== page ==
Every Sunday, our church observes communion. For some people, it’s enjoyable, a beautiful opportunity to physically remember Jesus’ sacrifice. For many of us though, communion can be a confusing and awkward part of worship. We count the seconds the people in front of us stand at the table and think, “I wonder what they’re praying up there?” We look around and ask ourselves, “Am I supposed to stop singing in line or when I get to the table?” When it’s finally our turn, we hesitate, “Do I pray and then dip the bread or is it the other way around…Am I doing this right?”
If this is you, let me start by telling you what this post is not about. It’s not about laying down ground rules for communion. Honestly, there aren’t too many of them. We know that communion is only for believers to partake in. We know that it involves repentance and self-examination and that it shouldn’t be an occasion for gluttony or factions (1 Cor. 11:17–22, 28–29). Other than that, the Bible doesn’t get too specific.
Scripture does use one word over and over though when speaking about communion. It’s “Remember.” When we realize that communion is about remembering and not about ceremony, it brings peace to our souls. We can mess up ceremony. We can’t mess up remembering unless, well, we forget to do it. Sometimes, obeying Christ just means showing up.
Ok, you think, “Well I’ve shown up, I’m at the table; now how do I remember Christ any differently than I did 30 seconds ago when I was sitting in my chair?” Well, here are two suggestions:
The first is to focus on the bread and juice in front of you. About a decade ago, the band, Jars of Clay, came out with a hit song called, “The One Thing That I Know.” In it, they asked Jesus, “Flesh and blood? Is it really so elemental?” That question illustrates a common struggle that we all have, to believe that the enormity of our sins could be forgiven through one man’s flesh and blood. After all, doesn’t it take more than that? Communion shouts back a resounding, “No! Not as long as it’s the flesh and blood of Jesus!” As you look at the juice and bread in your hands, remember that real blood and real flesh from a real God-man was really shed for you. In that somber moment, you are literally tasting and seeing that the Lord is good. Let communion take the Gospel off of your theological bookshelf and put it into your hands and mouth.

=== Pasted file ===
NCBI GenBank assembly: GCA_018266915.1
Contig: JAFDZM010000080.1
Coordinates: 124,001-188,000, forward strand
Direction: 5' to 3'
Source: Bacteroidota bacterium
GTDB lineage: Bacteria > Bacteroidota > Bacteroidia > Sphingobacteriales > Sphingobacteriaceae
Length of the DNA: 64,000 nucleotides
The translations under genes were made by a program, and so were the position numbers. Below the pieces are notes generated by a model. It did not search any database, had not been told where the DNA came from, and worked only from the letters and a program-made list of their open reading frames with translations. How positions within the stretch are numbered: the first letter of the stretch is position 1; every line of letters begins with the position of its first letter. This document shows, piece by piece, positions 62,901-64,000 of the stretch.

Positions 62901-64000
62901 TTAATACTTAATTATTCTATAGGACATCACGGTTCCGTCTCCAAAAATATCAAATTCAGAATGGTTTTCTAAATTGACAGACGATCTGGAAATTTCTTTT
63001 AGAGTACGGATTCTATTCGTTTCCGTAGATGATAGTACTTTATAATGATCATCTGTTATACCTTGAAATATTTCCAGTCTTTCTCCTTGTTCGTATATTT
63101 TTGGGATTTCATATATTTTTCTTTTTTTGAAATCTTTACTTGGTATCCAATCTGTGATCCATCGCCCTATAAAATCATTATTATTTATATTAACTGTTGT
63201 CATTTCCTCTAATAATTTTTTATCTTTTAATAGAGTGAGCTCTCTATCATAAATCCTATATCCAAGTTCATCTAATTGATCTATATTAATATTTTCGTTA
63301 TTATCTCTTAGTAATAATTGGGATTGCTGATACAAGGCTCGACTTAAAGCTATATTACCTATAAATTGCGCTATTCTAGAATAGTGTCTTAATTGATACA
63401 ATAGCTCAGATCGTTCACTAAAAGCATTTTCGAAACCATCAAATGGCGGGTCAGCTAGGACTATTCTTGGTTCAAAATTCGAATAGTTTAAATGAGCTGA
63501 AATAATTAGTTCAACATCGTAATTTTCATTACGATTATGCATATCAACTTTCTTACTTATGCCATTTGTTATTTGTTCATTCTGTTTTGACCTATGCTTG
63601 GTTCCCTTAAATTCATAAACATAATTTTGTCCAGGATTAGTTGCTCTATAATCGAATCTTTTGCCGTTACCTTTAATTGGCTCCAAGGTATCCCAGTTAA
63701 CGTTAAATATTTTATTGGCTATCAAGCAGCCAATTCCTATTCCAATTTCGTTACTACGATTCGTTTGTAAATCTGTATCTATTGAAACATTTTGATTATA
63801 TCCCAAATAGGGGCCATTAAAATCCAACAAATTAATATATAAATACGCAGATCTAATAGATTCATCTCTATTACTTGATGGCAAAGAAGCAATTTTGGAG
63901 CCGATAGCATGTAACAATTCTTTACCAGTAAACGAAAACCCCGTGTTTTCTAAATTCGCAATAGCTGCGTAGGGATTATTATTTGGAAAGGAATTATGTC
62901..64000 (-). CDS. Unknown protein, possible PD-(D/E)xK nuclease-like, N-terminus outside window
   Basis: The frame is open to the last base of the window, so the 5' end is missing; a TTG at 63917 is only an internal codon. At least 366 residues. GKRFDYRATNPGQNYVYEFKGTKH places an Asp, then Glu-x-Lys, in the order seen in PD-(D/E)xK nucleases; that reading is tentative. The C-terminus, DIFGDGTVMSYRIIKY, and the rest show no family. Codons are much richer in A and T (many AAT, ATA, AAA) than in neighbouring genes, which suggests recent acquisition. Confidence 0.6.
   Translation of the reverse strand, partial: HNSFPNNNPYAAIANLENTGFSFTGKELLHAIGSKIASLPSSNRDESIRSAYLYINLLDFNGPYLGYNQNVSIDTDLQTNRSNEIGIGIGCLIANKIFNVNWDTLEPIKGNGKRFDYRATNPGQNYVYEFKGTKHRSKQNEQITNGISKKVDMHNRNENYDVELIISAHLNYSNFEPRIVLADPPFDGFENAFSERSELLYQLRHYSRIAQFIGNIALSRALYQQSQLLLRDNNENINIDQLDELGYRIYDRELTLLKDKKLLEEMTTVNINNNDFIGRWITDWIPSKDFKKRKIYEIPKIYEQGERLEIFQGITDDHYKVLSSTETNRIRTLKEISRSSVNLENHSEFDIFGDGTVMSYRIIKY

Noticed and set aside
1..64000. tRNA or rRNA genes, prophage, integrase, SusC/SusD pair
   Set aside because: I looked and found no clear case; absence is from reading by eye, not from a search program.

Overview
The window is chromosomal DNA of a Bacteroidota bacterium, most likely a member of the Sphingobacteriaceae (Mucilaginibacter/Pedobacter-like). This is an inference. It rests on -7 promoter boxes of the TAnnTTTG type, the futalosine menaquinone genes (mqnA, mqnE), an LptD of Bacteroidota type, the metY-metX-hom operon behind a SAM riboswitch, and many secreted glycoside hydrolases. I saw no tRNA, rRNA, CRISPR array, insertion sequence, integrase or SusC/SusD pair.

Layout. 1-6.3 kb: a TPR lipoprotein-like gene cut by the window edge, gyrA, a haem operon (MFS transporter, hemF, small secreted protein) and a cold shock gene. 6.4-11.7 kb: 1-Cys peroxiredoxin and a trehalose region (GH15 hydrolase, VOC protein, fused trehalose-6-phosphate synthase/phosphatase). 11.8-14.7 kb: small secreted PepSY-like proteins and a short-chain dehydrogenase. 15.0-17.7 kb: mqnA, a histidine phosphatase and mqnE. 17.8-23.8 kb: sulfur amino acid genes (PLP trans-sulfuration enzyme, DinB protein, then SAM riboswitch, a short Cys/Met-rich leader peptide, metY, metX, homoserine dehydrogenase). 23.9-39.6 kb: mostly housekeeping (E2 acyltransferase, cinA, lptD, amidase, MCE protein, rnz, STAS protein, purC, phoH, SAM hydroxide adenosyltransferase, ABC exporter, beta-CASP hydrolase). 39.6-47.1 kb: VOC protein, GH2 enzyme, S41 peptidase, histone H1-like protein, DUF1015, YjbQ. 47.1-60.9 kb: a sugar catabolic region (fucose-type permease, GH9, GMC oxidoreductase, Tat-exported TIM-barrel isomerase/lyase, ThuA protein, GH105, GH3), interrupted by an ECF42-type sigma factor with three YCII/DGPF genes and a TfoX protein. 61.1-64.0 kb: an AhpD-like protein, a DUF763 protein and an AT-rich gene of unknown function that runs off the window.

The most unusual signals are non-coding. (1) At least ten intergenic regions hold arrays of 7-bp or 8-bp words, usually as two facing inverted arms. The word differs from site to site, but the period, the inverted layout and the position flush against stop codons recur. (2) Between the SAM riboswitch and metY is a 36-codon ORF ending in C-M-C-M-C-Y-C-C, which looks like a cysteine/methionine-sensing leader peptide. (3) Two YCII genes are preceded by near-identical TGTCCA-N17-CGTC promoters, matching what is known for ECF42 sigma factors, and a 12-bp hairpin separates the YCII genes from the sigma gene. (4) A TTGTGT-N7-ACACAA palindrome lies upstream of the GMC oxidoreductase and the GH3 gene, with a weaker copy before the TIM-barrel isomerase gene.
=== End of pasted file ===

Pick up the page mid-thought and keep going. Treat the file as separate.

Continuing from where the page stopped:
Then, as you eat, recognize the obvious, “Wow, this tastes good.” This is to remind us of how something as terrible as the crucifixion becomes a sweet and nourishing truth to our souls. If you’ve ever fasted before communion, this point is made all the more clear. (You could try a simple breakfast fast one Sunday to prepare yourself for communion.) As you move back to your chair, allow the goodness of the food, the goodness of the Gospel, to lead you back into singing praises. Forget about the peripherals, you’ve just experienced the depth of the tragedy of sin and the sweetness of Christ’s victory. Stay there, my friend, and glorify God by remembering.
A guest post by Aaron Wilson…